The London Fashion Week Festival, previously called London Fashion Weekend, takes place every year the weekend after London Fashion Week – in autumn 2018 it was held from 20 September to 23 September. Unlike London Fashion Week itself, the Festival is open to the public and features various activities, shows, shopping opportunities with exclusive discounts, and more. Industry experts are gathered together for inspiring talks and the content is carefully curated to give you an insider view of the fashion world. See what happened at this year’s Festival with our Global Blue round-up.
The Azzedine Alaïa: The Couturier talk
Legendary fashion designer Azzedine Alaïa passed away late last year, but his namesake exhibition at the Design Museum, which he co-curated, continues the legacy of his brand. If you haven’t visited the exhibition, do so – it interweaves a selection of garments personally selected by Alaïa with an overview of his long career, from its beginnings in the early 1980s. The Festival talk on his oeuvre and the exhibition was an excellent introduction to his work; Alice Black, co-director of the Design Museum, analysed the retrospective, which she curated with Mark Wilson, Carla Sozzani and Alaïa himself.
Trend Catwalk Shows
The best way to spot next season’s trends and make sure you get your hands on the best items first is through the Trend Catwalk Shows at London Fashion Week Festival. This season, Prints Charming presented the best print-themed looks for men and women for autumn/winter 2018/19; think clashing prints combined in the boldest possible way and full floral looks from head to toe – and remember prints shouldn’t be reserved just for springtime! Other Trend Catwalk Shows that took place were Prim and Prop, themed around prom and cocktail dresses, and Check Mates, which, as the name suggests, focused on checks, plaids and tartans.
Mother of Pearl catwalk show
Mother of Pearl has been a staple at London Fashion Week for several seasons now and the public showcase of the brand’s line was a treat on the Thursday of LFW Festival, the event’s first day. The brand was established in 2002 and its current creative director, Amy Powney, joined in 2006. Her aesthetic is authentic, playful and modern, and she focuses on sustainability in her designs. The brand received the Vogue/British Fashion Council Designer Fashion Fund prize in 2017, which further supported its eco-friendly mission. Powney was also interviewed by Caroline Rush, chief executive of the British Fashion Council, as part of the Festival.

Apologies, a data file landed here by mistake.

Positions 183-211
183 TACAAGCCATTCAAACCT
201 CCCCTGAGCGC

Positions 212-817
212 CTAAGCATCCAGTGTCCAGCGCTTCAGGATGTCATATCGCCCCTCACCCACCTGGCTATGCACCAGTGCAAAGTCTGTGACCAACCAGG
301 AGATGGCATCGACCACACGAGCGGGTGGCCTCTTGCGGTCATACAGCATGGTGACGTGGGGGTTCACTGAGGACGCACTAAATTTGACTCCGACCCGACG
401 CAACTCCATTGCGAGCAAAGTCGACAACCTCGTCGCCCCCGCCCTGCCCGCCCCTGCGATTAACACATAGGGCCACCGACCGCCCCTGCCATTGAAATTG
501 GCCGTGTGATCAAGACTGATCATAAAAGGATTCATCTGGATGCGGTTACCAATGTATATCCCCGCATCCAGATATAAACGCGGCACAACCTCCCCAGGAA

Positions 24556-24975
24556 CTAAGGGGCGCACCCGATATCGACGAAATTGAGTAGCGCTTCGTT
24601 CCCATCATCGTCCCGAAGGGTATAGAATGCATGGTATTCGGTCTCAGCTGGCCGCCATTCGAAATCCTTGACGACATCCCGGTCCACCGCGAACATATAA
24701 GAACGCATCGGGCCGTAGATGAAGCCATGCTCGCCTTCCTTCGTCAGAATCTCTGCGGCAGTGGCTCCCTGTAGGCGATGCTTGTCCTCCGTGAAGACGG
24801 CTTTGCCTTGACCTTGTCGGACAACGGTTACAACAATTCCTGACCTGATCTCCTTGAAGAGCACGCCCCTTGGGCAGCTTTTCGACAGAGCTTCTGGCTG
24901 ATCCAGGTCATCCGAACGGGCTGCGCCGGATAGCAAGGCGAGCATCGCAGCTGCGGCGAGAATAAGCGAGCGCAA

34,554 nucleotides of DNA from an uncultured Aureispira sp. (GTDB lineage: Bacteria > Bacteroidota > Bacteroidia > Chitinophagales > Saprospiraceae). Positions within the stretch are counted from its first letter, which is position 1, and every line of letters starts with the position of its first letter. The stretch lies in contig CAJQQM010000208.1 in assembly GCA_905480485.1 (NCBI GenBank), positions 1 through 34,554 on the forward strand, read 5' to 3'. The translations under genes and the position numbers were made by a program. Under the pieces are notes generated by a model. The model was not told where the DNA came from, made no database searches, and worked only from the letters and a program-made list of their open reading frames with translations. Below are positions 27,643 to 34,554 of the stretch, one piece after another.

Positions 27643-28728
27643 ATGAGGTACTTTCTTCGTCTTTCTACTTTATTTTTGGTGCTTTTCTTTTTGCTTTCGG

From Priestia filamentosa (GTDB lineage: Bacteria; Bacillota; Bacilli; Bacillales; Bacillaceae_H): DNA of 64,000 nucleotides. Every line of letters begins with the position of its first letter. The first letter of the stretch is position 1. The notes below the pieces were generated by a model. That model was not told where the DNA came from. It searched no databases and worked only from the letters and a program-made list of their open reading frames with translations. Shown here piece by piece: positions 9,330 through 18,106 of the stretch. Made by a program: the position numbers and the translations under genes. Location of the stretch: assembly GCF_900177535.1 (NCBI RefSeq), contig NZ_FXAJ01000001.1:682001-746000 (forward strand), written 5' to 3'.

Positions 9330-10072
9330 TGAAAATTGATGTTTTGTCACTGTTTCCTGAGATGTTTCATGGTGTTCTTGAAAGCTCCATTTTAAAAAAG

The SheerLuxe Show Live
SheerLuxe held two talks that were essentially live versions of this popular fashion, beauty and lifestyle magazine (which has 76,500 Instagram followers as of September 2018) and thus offered the best fashion and beauty industry round-ups. SheerLuxe founder Georgie Coleridge Cole and her team were joined by panels of industry experts to reveal the latest beauty and fashion news. The first talk included Lisa Potter-Dixon, head make-up artist at Benefit Cosmetics, and there was also a discussion of fashion trends at every age and stage with journalist Stacey Duguid and stylist Sarah Clark. The second talk’s beauty expert was freelance beauty editor Samantha Freedman, and Lindsey Holland, the blogger and influencer behind Ropes of Holland, recommended new-season high-street buys.
Curated shopping galleries
The curated shopping halls are a highlight of London Fashion Week Festival: open to all ticket-holders, this year the galleries included over 150 British brands. Those represented covered everything from niche names to well-known high-street labels and luxury brands, plus accessories and jewellery. Some of the standouts for us were bohemian womenswear East London brand Goldie, silk clothing and accessories from Jessica Russell Flint, jewellery from Astrid & Miyu, fluffy accessories from Charlotte Simone, and great denim from Wåven. As well as browsing this wide selection, visitors could get a new piercing, a quick hair-do by the Toni & Guy team, and a rolled ice-cream treat from Pan-n-ice.